5 exciting exhibitions to see in Budapest this autumn


  • Annamária Jász

9/18/2020 2:29 PM

More and more galleries are reopening in Budapest, presenting subjects as diverse as Snow White and contemporary Hungary. Here we select the best to see this autumn, in painting, photographic and mural form, at venues as diverse as a gilded auction house and the Kincsem Palace.

Photo: Juhász Norbert - We Love Budapest

Auction exhibition at the Virág Judit


District V. Falk Miksa utca 30


The Virág Judit Gallery awaits visitors until Saturday with a particularly strong selection, displaying the works by the likes of Mihály Munkácsy, László Paál, Gyula Batthyány, Béla Kádár, Géza Faragó, József Egry and Pál Szinyei Merse, as well as contemporaries Imre Bak, Ilona Keserü, Tibor Csernus and Tihamér Gyarmathy. There’s a lot of excitement surrounding Béla Kádár’s masterpiece created for the Sturm Gallery in Berlin, and there are high expectations from János Vaszary’s legendary park series as well. The gallery also has a reliable online service, for digital bids or by phone. Until 19 September

Photo: Kisterem / Facebook

Finally We Can Learn Something


1053 Budapest, Reáltanoda utca 12.

More info

The Kisterem is a tiny gallery on downtown Képíró utca, but despite its small size, it’s of particular importance in terms of contemporary art. Usually they can’t display works by many artists at one time, but now they’re broadening their remit to host a large-scale contemporary art pop-up exhibition at the illustrious Kincsem Palace. The showcased works are a selection of pieces by young and mid-generation artists, which can only be seen at this exhibition. The palace was built in the 1870s by Ernő Blaskovich, the owner of the famous racehorse Kincsem. The once lavishly decorated spaces of the Neo-Renaissance building will open for this special occasion, allowing you to see remnants of the original silk tapestry, the decorated ceramic fireplace, the stained-glass windows and the carved wooden doorframes. But the spotlight, of course, is on the works of the 16 artists represented by the gallery, including paintings by Gergő Szinyova, installations by Ádám Kokesch, János Sugár and Júlia Vécsei, video pieces by Zoltán Szegedy-Maszák, items created with special techniques by Judit Fischer and location-specific creations by Tamás Kaszás. The venue's dimensions allow the display of a six-metre mural by Randomroutines, under the name Finally We Can Learn Something – the title of the exhibition. Until 30 September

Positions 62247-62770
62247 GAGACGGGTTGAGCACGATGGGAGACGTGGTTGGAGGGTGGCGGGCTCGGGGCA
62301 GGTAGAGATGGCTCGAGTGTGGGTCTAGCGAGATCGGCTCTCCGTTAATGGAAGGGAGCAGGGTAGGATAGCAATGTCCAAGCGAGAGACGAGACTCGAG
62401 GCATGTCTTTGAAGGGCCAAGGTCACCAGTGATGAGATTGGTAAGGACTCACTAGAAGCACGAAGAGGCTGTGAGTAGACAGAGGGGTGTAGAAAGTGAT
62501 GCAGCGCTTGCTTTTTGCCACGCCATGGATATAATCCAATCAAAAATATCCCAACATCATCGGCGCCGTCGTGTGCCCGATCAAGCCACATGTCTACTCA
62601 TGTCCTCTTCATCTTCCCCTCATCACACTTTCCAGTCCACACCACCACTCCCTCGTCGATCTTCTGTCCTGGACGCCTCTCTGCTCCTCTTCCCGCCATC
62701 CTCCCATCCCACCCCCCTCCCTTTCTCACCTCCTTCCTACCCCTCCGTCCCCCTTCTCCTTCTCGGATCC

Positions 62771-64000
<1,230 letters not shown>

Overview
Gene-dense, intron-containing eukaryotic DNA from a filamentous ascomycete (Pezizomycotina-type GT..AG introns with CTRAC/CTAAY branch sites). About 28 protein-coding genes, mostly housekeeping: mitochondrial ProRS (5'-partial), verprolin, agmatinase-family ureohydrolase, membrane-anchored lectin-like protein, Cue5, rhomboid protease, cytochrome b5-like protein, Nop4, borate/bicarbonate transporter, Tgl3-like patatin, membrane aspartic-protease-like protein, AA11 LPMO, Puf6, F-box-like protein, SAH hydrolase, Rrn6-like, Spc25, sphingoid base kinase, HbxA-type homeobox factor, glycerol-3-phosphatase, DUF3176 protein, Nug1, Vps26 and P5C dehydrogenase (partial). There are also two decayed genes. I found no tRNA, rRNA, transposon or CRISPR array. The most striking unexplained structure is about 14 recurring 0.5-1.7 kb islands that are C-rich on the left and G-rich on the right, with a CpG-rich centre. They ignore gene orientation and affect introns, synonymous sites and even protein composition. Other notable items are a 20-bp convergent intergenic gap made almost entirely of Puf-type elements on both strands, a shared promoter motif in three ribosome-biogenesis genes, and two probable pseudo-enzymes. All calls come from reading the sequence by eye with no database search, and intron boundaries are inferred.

Photo: Kálmán Makláry Fine Arts

In memoriam Judit Reigl (1923-2020)


1055 Budapest, Falk Miksa utca 10.

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Judit Reigl, often referred to as the most lucrative contemporary Hungarian painter, passed away on 7 August in a nursing home near her Paris residence at the age of 97. Born in Kapuvár in 1923, the painter fled Communism for France in 1950. She renovated a barn as an art studio in Marcoussis outside Paris, where she was able to work in peace. Her paintings have consistently hit record prices at international auctions in the past few years. She became a prominent figure of abstract art after World War II, with some of the world’s most important galleries in American and European museums, such as the MoMa, the Metropolitan and the Guggenheim Museum in New York, the Pompidou and the Tate Modern featuring her work. Her first retrospective exhibition in Hungary was held in 2005 at the Kálmán Makláry Gallery, which is now hosting the memorial exhibition as well. Until 30 September

Photo: Deák 17 Galéria

Once Upon a Time… – Grimm’s Fairy Tales


1052 Budapest, Deák Ferenc utca 17.

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The children’s and youth gallery on downtown Fashion Street has reopened with a travelling exhibition created by 20 contemporary Estonian artists. Inspired by Grimms’ Fairy Tales, the 59 beautiful paintings depict stories such as Little Red Riding Hood and Snow White, originally dark medieval forest fables adapted for children. Each artist has painted the tales they most loved, so you may see that iconic red cloak a few times. Until 20 October

Photo: Csudai Sándor / 38. Magyar Sajtófotó Kiállítás

38th Hungarian Press Photo Exhibition


Robert Capa Contemporary Photography Center

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The winners of the 38th Hungarian Press Photo prizes were announced in January but the traditional annual unveiling and display of the best images had to be postponed until September. As in recent years, what is shown is a condensed version of Hungarian reality, about a period that defined society before the pandemic. As such, this year’s HPP is more poignant than ever. The MÚOSZ Grand Prix was awarded to András D Hajdú for his series The Wall that We Call a Fence, and the André Kertész Grand Prize went to Bea Kovács for her series Éber’s Coma. Until 15 November

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